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Q & A: poles on ring magnets

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Most recent answer: 05/06/2014
Q:
For a ring shaped magnet, it's not possible to have a pole on the outer side of the ring and have the other pole on the inner side of the ring, right? I think I may have an approximate idea why, but I'm not sure so I'm hoping for a proper explanation.
- Shang-Yan Yang (age 19)
Boston, MA, America
A:

Actually, it is possible. For example, take a big collection of bar magnets and arrange them in a circle, with all the S poles pointing in. It's not a magnet type that thas many uses, but it's certainly possible.

Mike W.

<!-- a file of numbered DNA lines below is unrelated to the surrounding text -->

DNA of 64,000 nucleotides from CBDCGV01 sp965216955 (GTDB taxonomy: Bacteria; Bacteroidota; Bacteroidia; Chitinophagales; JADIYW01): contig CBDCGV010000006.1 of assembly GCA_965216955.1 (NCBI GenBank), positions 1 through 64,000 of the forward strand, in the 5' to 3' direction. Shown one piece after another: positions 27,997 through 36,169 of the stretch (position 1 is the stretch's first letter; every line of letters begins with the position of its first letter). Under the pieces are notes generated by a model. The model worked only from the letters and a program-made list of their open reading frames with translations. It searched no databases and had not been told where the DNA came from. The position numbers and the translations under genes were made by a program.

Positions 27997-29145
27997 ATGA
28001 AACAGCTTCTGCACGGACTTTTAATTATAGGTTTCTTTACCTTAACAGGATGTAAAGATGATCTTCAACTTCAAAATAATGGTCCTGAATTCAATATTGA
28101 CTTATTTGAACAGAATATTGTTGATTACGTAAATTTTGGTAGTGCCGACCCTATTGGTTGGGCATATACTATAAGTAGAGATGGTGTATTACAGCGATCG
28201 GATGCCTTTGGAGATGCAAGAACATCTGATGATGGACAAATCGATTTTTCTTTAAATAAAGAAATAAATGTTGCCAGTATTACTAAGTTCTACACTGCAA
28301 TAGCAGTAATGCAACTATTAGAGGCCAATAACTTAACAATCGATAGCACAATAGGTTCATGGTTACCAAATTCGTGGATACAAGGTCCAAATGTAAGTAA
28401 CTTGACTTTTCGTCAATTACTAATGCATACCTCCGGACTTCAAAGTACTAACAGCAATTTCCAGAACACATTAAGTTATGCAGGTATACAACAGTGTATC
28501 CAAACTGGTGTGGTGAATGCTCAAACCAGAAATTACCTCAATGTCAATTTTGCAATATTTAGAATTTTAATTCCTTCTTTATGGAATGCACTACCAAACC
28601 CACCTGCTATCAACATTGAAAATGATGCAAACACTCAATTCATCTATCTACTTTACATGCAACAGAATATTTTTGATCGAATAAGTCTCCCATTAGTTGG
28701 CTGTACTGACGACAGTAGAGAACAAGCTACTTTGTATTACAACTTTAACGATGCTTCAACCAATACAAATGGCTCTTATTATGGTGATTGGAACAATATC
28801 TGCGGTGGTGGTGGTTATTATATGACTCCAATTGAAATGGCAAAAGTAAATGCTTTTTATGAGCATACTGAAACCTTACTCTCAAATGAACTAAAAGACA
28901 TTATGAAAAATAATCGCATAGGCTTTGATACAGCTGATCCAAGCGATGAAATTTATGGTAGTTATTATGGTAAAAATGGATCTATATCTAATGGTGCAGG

(published on 05/04/2014)

Follow-Up #1: frictionless magnetic bearings?

Q:
Oh, I didn't think of that. So why can't this be used to create some kind of friction-less rotational bearing? Or if they do exist, are they just too expensive to be placed in everyday objects?
- Shang-Yan (age 19)
Boston, MA, America
A:

I think you're thinking of some way to support some magnetic object in the middle of the ring, so that it would float and spin without any contact friction with the support. Earnshaw's Theorem says there's no way with gravity, electrostatic forces, and ordinary magnets to make a stable static structure. You can make a stable structure if you include diamagnetism- the tendency of some materials to repel magnetic fields. Diamagnetism is very weak, except for typical superconductors, which are strongly diamagnetic. So you could make a superconducting bearing in the ring magnet, with very low friction. We don't have any materials that superconduct at room temperature, however, so things would have to be kept cold. There would be some friction due to contact with the cooling gases, but it would be small. 


(published on 05/06/2014)

Follow-up on this answer.